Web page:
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EXECUTIVE SUMMARY

 

Ethiopia is a federal republic. On August 20, Prime Minister Meles Zenawi died. The ruling Ethiopian People’s Revolutionary Democratic Front (EPRDF) elected then deputy prime minister Hailemariam Desalegn to take Meles’s place as chairman of the party. The EPRDF subsequently nominated him for the post of prime minister. On September 21, parliament elected Hailemariam as prime minister. In national parliamentary elections in 2010, the EPRDF and affiliated parties won 545 of 547 seats to remain in power for a fourth consecutive five-year term. Although the relatively few international officials allowed to observe the elections concluded technical aspects of the vote were handled competently, some also noted that an environment conducive to free and fair elections was not in place prior to the election.

 

Security forces generally reported to civilian authorities; however, there were instances in which special police and local militias acted independently of civilian control. The most significant human rights problems included restrictions on freedom of expression and association through politically motivated trials and convictions of opposition political figures, activists, journalists, and bloggers, as well as increased restrictions on print media. In July security forces used force against and arrested Muslims who protested against alleged government interference in religious affairs. The government continued restrictions on civil society and non governmental organization (NGO) activities imposed by the Charities and Societies Proclamation (CSO).

 

Other human rights problems included arbitrary killings; allegations of torture, beating, abuse, and mistreatment of detainees by security forces; reports of harsh and at times life-threatening prison conditions; arbitrary arrest and detention; detention without charge and lengthy pretrial detention; a weak, overburdened judiciary subject to political influence; infringement on citizens’ privacy rights, including illegal searches; allegations of abuses in the implementation of the government’s “villagization” program; restrictions on academic freedom; restrictions on freedom of assembly, association, and movement; alleged interference in religious affairs; limits on citizens’ ability to change their government; police, administrative, and judicial corruption; violence and societal discrimination against women and abuse of children; female genital mutilation/cutting (FGM/C); exploitation of children for economic and sexual purposes; trafficking in persons; societal discrimination against persons with disabilities; clashes between ethnic minorities; discrimination against persons based on their sexual orientation and against persons with HIV/AIDS; limits on worker rights; forced labor; and child labor, including forced child labor.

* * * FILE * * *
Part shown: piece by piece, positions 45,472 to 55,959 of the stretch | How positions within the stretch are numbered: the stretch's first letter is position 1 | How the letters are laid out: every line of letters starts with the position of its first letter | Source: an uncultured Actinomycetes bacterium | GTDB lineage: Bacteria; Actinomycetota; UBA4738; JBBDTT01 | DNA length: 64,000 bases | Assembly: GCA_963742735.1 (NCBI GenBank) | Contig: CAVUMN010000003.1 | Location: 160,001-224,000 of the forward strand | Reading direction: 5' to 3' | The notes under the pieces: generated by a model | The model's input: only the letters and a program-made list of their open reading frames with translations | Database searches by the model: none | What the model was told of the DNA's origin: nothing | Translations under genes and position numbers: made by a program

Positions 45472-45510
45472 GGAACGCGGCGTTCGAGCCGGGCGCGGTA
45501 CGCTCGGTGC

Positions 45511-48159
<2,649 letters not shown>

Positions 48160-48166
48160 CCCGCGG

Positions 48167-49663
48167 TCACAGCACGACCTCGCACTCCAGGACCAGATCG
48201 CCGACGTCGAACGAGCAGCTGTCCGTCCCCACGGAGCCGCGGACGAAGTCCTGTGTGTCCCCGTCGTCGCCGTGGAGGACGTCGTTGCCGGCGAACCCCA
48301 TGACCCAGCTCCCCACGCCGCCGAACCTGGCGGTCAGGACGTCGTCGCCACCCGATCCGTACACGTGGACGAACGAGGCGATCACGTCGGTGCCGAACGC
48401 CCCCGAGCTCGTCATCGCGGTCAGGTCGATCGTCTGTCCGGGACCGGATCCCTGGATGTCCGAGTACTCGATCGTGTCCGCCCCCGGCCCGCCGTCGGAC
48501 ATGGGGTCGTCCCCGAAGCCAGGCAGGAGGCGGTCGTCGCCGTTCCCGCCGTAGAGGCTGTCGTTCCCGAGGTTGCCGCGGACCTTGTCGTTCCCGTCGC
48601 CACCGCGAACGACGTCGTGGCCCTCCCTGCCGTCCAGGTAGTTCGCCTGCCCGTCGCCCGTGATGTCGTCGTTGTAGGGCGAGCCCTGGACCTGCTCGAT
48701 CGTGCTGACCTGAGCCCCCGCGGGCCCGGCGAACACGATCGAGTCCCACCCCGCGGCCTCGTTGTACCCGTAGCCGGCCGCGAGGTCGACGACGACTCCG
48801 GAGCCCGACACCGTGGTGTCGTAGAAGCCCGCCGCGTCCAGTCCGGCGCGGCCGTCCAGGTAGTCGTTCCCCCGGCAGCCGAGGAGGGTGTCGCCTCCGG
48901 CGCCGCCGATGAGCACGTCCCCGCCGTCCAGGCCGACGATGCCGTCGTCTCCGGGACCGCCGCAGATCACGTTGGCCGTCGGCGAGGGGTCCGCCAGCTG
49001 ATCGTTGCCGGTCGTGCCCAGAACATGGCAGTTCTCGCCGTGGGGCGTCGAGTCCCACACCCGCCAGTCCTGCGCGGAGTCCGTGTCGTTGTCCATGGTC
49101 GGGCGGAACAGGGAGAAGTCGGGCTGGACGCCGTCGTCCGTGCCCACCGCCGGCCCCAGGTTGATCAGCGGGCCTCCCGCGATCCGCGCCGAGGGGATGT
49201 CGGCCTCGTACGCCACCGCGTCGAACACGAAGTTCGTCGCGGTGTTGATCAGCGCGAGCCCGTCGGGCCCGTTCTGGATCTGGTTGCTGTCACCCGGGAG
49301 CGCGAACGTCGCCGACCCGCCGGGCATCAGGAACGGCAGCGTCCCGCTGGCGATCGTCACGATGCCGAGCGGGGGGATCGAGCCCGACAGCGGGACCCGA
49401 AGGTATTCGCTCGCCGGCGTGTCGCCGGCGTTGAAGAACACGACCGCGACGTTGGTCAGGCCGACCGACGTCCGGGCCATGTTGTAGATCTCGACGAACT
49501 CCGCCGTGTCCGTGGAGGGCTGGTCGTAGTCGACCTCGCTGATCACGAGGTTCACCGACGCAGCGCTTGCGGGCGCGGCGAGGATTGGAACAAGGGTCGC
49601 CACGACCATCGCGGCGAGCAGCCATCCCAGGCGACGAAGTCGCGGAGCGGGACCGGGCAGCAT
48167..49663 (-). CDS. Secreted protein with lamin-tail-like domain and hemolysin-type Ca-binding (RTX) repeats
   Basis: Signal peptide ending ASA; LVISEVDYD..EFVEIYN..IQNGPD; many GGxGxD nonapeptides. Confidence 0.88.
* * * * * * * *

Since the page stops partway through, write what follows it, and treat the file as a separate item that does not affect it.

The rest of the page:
Impunity was a problem. The government, with some reported exceptions, generally did not take steps to prosecute or otherwise punish officials who committed abuses other than corruption. Factions of the Ogaden National Liberation Front (ONLF), an ethnically based, violent, and fragmented separatist group operating in the Somali Region, were responsible for abuses. Members of the separatist Afar Revolutionary Democratic Union Front (ARDUF) claimed responsibility for a January attack on a group of foreign tourists in the Afar Region.

 

See more at:

USA state Departement

 

(OPride) – Members of Oromo community in North America and guests from around the world will converge on Minnesota this week for soccer tournament, concerts, and community conventions.

 

Officially dubbed Oromo Week , the convention will start this afternoon with an opening game between Seattle’s Madda Walabu and Minnesota’s own T.T.L Stars.

 

The Oromo Sports Federation in North America’s (OSFNA) official opening ceremony will promptly begin at 7:30, according to OSFNA. Founded in 1995, one of OSFNA’s grand missions is to create opportunities for North Americans to learn more about Oromo culture and history. read more

 

Social media outlet for following the event

 

Facebook

twitter

or on OSFNA website

 

 

Named after the German Nobel Prize winner for iterature, the Heinrich Böll Foundation is an NGO promoting democracy and human rights. It is leaving Ethiopia in protest against restrictions on its activities.

 

"The closure of the office in Ethiopia is a sign of protest by the foundation against the ongoing restrictions on civil rights and freedom of speech" said a statement released by the Heinrich Böll Foundation explaining why they had closed their office in the Ethiopian capital Addis Ababa. read more

*To read the full Report of the Conference held at the Federal Office of Migration and Refugees in German please clik on the piture above

 

(Qeerroo.org) – Jiraattota magaalaa Finfinnee kanneen ta’an Oromooti jireenya nagaa jiraatanii fi sabboonummaa qaban humna ergamtoota Wayyaaneen adamfamaa akka jiranii fi hidhaa hin beekamnetti geeffamaa akka jiran gabaasi Qeerroo Finfinnee addeessa. Hanga ammaatti Oromooti maqaan isaanii argamee fi bakka amma jiraatanii irraa hidhaman keessaa gariin akka armaa gadiiti.

Read More

Since the end of 19th century Oromo and the majority of Ethiopian peoples have been victims of open and systematic genocide polices of successive Abyssinian ruling classes. Historical records have been indicating that the majority of peoples in Ethiopia have been living in environments characterized by unabated killings, repression, and oppressions orchestrated by successive tyrant and dictatorial regimes for more than a century. Groups or individuals who dare to raise the question of their identity are considered as the enemies of the empire and languish in the tyranny jail. Read More